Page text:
Genes Responsible for Tamoxifen Resistance in Breast Cancer Identified

Roxanne Nelson

April 14, 2008

April 14, 2008 (San Diego, California) — Although endocrine therapy has proven to be highly effective in the treatment of breast cancer, resistance to therapeutic agents frequently develops over time. However, a set of 7 genes has been identified that might be responsible for drug resistance and tumor aggressiveness, researchers report at the American Association for Cancer Research (AACR) 2008 Annual Meeting.

The genes appear to be of clinical relevance, and because they offer insight into both the molecular and cellular pathways of breast tumor aggressiveness and tamoxifen resistance, their identification might provide novel targets for preventive approaches and personalized treatment strategies.

"Our work should be placed in the context that 40,000 women in the United States still die yearly of the disease, and we don't know enough about why treatment fails or why the disease recurs," said senior author Lambert C.J. Dorssers, PhD, a cell biologist from the department of pathology at Erasmus MC University Medical Center, in Rotterdam, the Netherlands. "More information is needed."

Hormone therapy such as tamoxifen has become a very important treatment option for breast cancer patients, because the majority of breast cancers are dependent on steroid hormones. "But in due course, all tumors will become resistant to these drugs and will continue to grow," Dr. Dorssers told journalists. "This will ultimately be fatal to patients. There is an urgent need to know how tumors evade therapy and how they become resistant."

The majority of breast cancers are estrogen-receptor positive (ER+), and a large proportion of patients with ER+ cancer will respond to anti-estrogen therapy, such as tamoxifen. Approximately half of all patients with advanced breast cancer will experience a clinical benefit from tamoxifen treatment, but the disease will usually evolve into a resistant phenotype.

"In our study, we searched for genes that allow tamoxifen to become resistant," Dr. Dorssers told journalists. "The characteristics of these genes reveal that there are different ways that the genes can become resistant."

The underlying molecular basis of the failure of endocrine therapy is not understood at this time. Although gene expression profiling research has been able to provide insight by identifying patients who are most likely to benefit from a specific intervention, these genes generally do not define the underlying molecular mechanisms.

Dr. Dorssers and colleagues hypothesized that cell proliferation in the absence of estrogen and in the presence of tamoxifen would be regulated at a molecular level by specific genes. They used a functional screen to identify what they termed "breast cancer anti-estrogen resistance" (BCAR) genes, and evaluated their role in a large breast cancer cohort.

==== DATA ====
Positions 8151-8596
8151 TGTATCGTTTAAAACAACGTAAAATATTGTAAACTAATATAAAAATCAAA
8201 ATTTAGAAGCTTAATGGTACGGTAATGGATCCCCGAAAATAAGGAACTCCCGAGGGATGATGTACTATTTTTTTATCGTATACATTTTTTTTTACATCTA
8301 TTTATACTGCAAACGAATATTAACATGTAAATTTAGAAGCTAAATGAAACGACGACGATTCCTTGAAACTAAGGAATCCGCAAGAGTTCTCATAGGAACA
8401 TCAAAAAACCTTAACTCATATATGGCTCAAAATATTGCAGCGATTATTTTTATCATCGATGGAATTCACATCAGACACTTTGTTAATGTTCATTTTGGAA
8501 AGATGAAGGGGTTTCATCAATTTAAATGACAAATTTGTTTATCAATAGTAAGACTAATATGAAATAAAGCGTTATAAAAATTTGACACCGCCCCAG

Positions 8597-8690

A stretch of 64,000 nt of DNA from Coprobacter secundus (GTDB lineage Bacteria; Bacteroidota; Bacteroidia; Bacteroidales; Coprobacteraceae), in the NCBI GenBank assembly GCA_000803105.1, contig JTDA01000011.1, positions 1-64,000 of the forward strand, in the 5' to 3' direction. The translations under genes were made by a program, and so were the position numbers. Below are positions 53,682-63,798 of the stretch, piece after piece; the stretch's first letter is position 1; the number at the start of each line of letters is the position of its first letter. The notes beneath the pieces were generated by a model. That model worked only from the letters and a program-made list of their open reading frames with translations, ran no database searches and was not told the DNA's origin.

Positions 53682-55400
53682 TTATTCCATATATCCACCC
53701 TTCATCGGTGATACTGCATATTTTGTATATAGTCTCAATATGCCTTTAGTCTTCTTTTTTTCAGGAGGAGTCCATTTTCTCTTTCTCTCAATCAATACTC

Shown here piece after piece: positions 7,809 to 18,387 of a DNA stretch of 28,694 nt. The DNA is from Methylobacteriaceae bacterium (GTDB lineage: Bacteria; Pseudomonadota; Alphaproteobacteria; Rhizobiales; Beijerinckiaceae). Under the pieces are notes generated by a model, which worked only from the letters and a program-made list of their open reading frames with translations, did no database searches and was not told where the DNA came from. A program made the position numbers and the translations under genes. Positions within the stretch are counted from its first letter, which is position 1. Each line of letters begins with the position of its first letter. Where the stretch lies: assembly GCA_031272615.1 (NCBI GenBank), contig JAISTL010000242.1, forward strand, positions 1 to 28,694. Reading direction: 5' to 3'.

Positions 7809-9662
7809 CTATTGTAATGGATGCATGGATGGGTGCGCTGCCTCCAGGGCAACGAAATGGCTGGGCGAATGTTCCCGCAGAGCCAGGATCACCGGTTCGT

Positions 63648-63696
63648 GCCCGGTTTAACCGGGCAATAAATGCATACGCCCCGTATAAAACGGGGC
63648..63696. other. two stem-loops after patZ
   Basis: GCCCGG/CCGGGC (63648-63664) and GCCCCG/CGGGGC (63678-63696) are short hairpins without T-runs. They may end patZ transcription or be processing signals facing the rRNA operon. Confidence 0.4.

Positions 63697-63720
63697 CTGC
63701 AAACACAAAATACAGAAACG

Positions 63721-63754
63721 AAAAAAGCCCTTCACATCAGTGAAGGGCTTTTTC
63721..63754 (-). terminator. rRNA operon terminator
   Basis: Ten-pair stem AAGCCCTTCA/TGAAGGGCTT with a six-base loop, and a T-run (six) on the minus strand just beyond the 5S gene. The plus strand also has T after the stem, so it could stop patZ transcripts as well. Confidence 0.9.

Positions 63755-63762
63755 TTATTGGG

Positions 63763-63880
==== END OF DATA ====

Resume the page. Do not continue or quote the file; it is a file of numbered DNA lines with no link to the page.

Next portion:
They subjected estrogen-dependent ZR-75 human breast cancer cells to insertion mutagenesis with replication-defective retroviruses, which were then selected to propagate in the presence of 4-hydroxy tamoxifen. The researchers ultimately identified 7 BCAR genes (AKT1, AKT2, BCAR1, BCAR3, EGFR, GRB7, and TRERF1) that caused the tamoxifen-resistant phenotype.

"Some of the genes we found were already known to be important in the resistance of breast tumors to tamoxifen," said Dr. Dorssers. "In general, the genes that are on our list play a powerful role in cell growth and activate an evasive mechanism that allows them to grow."

To determine the clinical relevance of these genes, 561 ER+ primary breast cancers were evaluated for tumor aggressiveness and resistance to tamoxifen therapy. The end point for tumor aggressiveness was metastasis-free survival among patients with lymph-node-negative disease.

The researchers evaluated resistance to therapy in a patient cohort that received tamoxifen as first-line therapy for recurrent disease; the end point for this part of the analysis was progression-free survival.

Metastasis-free survival was statistically associated with AKT2, EGFR, TLE3, and TRERF1 mRNA levels, and multivariate analyses that included traditional prognostic factors showed AKT2, EGFR, and TRERF1 to be independent prognostic factors. AKT2, EGFR, and TRERF1 were also associated with tumor aggressiveness.

For the end point of progression-free survival, the mRNA levels of BCAR3, ERBB2, GRB7, TLE3, and TRERF1 were independently associated with the duration of clinical benefit of tamoxifen therapy.

There are many unanswered questions, commented William N. Hait, MD, PhD, senior vice president and worldwide head of Ortho Biotech Oncology Research and Development and president of AACR for the 2007/08 term. "Only about 50% of women who express the hormone receptor respond to hormone therapy, so why doesn't the other half respond? The second question is why, essentially, does every woman who gets hormone therapy and lives long enough eventually become resistant to the therapy?"

"This is a huge problem," he added, "Because unfortunately, when breast cancer recurs, the prognosis is very bleak. The importance of this research is enormous."

The study was supported by the Dutch Cancer Society, the Susan G Komen Breast Cancer Foundation, and the Association for International Cancer Research.

American Association for Cancer Research (AACR) 2008 Annual Meeting: Abstract 1582. Presented April 13, 2008.


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